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Dublin: 3°C Tuesday 26 January 2021

Interview: Quinn embarks on Swedish adventure

One of Ireland’s brightest footballing talents has decided it’s the right time to make the move abroad in order to further her career.

Louise Quinn.
Louise Quinn.
Image: INPHO/Morgan Treacy

AFTER NINE SUCCESSFUL years with Peamount United, Ireland international Louise Quinn has said her goodbyes and made the switch to Swedish club Eskilstuna United.

The 22-year-old Wicklow native, who captained the club to the Women’s National League title as well as during their maiden voyage in the Champions League knock-out stages in 2011, has departed Irish football in a bid to fulfill her potential in the game.

We caught up with Louise for a chat earlier this week.

First of all, congratulations on the move to Eskilstuna. How did it come about initially? Did they have scouts out watching you? How were you first contacted about it?

It was my idea that I would like to play abroad so I signed up to a football agency called CW Football which some of the other national team girls are on and someone else did the searching around for a team for me.

I just set up a profile and highlights tape and my agent contacted me about teams that were interested.

What were your first thoughts about moving to a new country with a different culture to Ireland?

I was a bit nervous about going because I haven’t lived away from Ireland for a long time but football is universal and I knew it was what I wanted to do so it was fine.

Playing abroad was something I have always wanted to experience and I just felt like that now was the right time for me as I feel like I have been playing my best football in the past year/year and a half.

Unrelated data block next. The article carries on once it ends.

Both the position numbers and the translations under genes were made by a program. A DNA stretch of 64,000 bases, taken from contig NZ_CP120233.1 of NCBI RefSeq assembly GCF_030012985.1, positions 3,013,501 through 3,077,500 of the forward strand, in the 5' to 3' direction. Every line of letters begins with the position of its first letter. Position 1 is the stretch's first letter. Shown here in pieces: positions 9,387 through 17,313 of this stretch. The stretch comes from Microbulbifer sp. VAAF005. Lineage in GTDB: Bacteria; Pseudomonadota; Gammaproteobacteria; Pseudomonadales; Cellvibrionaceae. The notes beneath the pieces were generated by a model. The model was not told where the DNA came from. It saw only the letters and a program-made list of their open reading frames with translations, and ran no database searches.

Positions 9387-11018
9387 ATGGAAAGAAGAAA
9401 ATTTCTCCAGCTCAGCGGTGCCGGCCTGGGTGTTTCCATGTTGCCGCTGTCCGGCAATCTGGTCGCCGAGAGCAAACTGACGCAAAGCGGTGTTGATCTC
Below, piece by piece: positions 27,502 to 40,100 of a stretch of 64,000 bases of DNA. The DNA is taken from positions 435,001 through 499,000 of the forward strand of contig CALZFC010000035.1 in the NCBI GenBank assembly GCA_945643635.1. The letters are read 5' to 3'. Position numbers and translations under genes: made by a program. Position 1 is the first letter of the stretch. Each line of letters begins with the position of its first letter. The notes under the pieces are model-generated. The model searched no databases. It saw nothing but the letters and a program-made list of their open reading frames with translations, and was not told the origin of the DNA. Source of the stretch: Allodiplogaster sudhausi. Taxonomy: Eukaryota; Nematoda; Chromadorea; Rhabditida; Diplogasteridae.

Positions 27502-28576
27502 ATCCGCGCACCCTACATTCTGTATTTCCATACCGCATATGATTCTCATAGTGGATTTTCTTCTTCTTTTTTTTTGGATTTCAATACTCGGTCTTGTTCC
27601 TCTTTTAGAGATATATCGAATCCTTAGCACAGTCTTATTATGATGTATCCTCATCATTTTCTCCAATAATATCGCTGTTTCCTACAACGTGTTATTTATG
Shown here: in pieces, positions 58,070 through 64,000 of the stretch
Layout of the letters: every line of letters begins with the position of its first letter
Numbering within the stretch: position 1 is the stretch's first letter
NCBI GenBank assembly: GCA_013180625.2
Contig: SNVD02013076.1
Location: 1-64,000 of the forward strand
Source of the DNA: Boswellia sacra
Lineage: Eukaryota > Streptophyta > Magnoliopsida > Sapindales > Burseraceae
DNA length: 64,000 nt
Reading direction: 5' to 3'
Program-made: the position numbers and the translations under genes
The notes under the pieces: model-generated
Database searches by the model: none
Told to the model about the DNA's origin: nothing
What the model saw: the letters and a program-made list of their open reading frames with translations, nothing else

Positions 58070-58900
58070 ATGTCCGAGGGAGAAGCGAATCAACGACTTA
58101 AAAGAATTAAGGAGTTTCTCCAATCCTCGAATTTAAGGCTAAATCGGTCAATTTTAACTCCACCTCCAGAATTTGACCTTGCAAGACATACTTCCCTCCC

What sort of deal have you joined Eskilstuna on? How long is it for? How will semi-professional football differ from playing with Peamount?

I have just signed a contract for one season, which I think is right for me at the moment. So training 5-6 times a week including a preseason game every weekend is only going to improve me as a player and my fitness.

There is such huge potential in Peamount and Irish football in general but because there isn’t the money or having players on contracts you can’t really control what players do but if Ireland can get to the professionalism that Sweden is at right now women’s football could be huge in Ireland.

What is your favourite memory from playing with Peamount?

There are so many things I remember about being at Peamount but it has got  to be when we found out we got to the knock out phase of Champions League in 2011 and we all went mental in the changing room!

Many of us would have played together from when we were younger so it was just a huge achievement for all us players that had been with the club for a while and that as team-mates and friends we had progressed to the CL knock out stage. So special and something that will be hard to beat!

How did your family, friends and team-mates take the news that you would be leaving?

My friends and family were so excited for me and knew that I had wanted to play football all my life (I’m sure my primary school teachers would be pleasantly surprised if they heard I was actually a footballer after saying it was what I wanted to be when I grew up!).